Today, Mother Theresa's Religious Order has centers in almost every country of the world, and they have more Nuns than all the other Religious orders combined. I would like to thoroughly write about my experiences someday, especially how Mother Theresa was revered in India. Every Religion in India before her death incorporated her into their belief system. They saw her as a living deity sent to raise humanity. It was a real eye-opening experience witnessing how powerful religious beliefs affect the Indian people. Religious beliefs are extremely powerful upon the individual believer and collectively upon the Indian people. In India, Photographs of Mother Theresa are extremely valuable because people believe possessing her image will bring them good fortune. They also believe a part of Mother Theresa's spirit will be with her image. Mother Teresa passed away in 1997, and the Indian people still worship her as a goddess -- especially among Hindus.
The Hindus believe that their Hindu feminine god, "Kali" was incarnated as Mother Theresa. To the Hindus, Mother Theresa was just one of "Kali's" many incarnations. The Muslims in India see her as a great prophet; the Buddhists see her as someone near Nirvana and choose to return to the world out of compassion for humanity. The various Christian denominations in India recognized Mother Theresa as a living saint. That is one reason Pope Benedict XVI pushed to have her canonized as a Saint, and Pope Francis did just that; and canonized her.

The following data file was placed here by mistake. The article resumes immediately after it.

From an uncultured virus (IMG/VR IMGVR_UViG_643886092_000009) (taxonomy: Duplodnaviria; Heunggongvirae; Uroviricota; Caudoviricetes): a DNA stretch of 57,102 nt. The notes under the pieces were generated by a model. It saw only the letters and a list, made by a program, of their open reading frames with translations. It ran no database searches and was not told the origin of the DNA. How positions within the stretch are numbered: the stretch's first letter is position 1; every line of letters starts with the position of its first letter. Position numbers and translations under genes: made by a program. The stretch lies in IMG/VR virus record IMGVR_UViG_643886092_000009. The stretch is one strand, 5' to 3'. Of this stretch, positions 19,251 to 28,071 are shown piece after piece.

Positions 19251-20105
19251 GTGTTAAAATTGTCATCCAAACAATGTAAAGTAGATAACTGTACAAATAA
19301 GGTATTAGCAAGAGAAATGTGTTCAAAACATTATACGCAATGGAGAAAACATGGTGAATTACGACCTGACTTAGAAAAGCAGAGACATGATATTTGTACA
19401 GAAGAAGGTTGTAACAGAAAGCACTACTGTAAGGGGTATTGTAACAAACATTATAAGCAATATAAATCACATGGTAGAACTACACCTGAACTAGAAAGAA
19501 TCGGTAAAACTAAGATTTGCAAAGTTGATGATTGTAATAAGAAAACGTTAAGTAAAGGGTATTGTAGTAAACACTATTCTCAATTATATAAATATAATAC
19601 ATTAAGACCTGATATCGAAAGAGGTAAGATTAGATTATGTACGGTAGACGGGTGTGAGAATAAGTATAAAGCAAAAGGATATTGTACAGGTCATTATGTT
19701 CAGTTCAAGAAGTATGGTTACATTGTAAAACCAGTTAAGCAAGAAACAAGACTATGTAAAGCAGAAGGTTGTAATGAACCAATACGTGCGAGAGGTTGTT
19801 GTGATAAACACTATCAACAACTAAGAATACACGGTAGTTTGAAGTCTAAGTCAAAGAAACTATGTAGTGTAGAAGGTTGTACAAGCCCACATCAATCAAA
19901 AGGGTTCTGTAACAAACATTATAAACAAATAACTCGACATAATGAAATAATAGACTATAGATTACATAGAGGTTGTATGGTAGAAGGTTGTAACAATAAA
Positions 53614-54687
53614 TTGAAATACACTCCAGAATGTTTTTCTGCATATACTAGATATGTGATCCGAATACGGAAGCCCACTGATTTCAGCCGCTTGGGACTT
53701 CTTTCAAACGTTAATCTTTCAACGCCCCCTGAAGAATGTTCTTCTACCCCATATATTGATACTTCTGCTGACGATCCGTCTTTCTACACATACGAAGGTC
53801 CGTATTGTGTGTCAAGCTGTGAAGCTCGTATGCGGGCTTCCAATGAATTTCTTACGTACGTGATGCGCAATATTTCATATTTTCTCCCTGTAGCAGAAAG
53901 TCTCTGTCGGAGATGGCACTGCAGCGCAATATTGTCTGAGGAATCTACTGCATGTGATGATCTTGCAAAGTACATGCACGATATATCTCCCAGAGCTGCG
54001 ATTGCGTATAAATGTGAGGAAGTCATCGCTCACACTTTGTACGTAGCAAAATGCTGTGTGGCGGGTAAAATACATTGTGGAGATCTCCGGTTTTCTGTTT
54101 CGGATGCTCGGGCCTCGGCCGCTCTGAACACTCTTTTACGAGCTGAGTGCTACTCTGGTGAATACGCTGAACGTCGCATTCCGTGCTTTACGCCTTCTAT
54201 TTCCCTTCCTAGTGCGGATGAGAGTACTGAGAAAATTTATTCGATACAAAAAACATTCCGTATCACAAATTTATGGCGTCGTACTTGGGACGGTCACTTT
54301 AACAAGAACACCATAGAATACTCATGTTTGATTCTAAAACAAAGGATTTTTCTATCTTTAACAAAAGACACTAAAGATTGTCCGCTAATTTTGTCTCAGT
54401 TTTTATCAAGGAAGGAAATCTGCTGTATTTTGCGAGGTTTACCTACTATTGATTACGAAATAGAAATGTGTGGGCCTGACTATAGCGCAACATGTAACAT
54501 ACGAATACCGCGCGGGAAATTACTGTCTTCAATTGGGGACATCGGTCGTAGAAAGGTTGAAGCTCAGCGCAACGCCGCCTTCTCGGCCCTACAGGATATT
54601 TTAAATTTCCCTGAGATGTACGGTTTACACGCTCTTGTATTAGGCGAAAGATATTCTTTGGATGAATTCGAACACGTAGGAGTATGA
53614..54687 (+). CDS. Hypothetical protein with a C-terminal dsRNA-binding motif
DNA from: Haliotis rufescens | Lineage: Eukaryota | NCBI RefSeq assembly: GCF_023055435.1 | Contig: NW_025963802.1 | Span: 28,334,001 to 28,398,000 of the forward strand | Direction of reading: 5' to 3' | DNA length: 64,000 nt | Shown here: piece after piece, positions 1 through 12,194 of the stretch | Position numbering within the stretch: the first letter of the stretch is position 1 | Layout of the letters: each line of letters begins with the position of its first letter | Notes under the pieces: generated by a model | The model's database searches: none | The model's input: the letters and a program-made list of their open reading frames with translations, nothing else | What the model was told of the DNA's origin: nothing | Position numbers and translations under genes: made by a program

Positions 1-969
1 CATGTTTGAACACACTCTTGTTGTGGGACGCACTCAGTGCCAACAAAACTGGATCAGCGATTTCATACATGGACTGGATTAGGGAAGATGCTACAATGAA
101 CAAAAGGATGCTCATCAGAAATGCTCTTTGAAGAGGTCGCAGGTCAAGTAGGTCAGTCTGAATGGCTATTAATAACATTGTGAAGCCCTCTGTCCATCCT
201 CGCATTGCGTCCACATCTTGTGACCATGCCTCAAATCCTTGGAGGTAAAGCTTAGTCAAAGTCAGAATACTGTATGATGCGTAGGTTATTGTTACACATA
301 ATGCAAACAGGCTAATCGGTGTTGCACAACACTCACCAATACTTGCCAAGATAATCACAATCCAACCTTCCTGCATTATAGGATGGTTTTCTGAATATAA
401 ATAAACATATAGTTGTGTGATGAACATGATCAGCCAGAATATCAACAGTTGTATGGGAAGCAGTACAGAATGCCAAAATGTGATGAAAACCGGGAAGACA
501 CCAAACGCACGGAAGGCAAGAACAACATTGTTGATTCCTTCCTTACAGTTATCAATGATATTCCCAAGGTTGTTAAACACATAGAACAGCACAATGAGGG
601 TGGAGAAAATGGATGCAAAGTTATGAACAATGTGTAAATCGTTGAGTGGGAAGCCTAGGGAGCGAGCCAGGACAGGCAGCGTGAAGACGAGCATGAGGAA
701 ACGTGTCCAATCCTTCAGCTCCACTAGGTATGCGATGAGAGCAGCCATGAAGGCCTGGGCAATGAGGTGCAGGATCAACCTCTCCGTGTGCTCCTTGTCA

In 1992 I was able to get a hotel room in India for a Dollar a night and a meal for 20 cents due to the nation's poverty. India is still an impoverished nation for the majority who live in that country. But they have rich spiritual traditions that go back long before the written word was invented. The Indian people have had a deep, intuitive grasp of their spiritual interconnectedness that goes back thousands of years.
I have been to Ecuador, too, which is also an impoverished country. The people living in the hills of Duran in Ecuador live in sugarcane huts. They have no electricity or indoor plumbing, and they wash with rainwater. They eat only what they can gather for that day because they cannot preserve their food. Water must be boiled prior to using it to prevent an outbreak of cholera. Cholera is a common ailment in that country that can kill you. When I returned to the United States, I was grateful for what I had, and the little inconveniences were just that—little inconveniences compared to how people experiencing poverty live in India and Ecuador.